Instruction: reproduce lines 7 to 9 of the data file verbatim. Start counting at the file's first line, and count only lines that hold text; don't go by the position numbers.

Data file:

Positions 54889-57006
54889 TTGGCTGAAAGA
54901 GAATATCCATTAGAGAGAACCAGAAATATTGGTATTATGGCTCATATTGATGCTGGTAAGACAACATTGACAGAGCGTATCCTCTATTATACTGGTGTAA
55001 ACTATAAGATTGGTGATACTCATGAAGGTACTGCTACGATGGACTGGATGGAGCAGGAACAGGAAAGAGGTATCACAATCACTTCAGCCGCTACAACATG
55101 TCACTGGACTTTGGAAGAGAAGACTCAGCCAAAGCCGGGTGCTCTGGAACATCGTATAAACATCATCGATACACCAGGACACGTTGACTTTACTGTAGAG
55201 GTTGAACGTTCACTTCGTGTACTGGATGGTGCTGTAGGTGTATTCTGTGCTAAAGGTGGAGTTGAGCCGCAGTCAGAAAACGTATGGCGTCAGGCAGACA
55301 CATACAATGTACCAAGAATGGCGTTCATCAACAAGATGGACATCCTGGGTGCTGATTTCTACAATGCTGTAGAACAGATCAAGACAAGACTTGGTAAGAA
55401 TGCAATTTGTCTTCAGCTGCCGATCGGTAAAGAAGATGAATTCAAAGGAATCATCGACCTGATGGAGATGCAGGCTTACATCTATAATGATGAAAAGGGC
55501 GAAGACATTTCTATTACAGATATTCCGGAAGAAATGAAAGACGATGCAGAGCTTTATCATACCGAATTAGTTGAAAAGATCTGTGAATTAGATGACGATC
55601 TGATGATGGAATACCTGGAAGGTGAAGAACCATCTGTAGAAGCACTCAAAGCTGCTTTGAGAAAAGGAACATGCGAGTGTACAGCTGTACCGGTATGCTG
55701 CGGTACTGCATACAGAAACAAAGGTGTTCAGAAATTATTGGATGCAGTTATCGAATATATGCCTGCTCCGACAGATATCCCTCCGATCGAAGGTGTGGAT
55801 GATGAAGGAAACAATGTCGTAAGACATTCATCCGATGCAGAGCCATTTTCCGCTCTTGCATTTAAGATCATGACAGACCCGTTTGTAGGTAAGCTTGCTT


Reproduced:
55301 CATACAATGTACCAAGAATGGCGTTCATCAACAAGATGGACATCCTGGGTGCTGATTTCTACAATGCTGTAGAACAGATCAAGACAAGACTTGGTAAGAA
55401 TGCAATTTGTCTTCAGCTGCCGATCGGTAAAGAAGATGAATTCAAAGGAATCATCGACCTGATGGAGATGCAGGCTTACATCTATAATGATGAAAAGGGC
55501 GAAGACATTTCTATTACAGATATTCCGGAAGAAATGAAAGACGATGCAGAGCTTTATCATACCGAATTAGTTGAAAAGATCTGTGAATTAGATGACGATC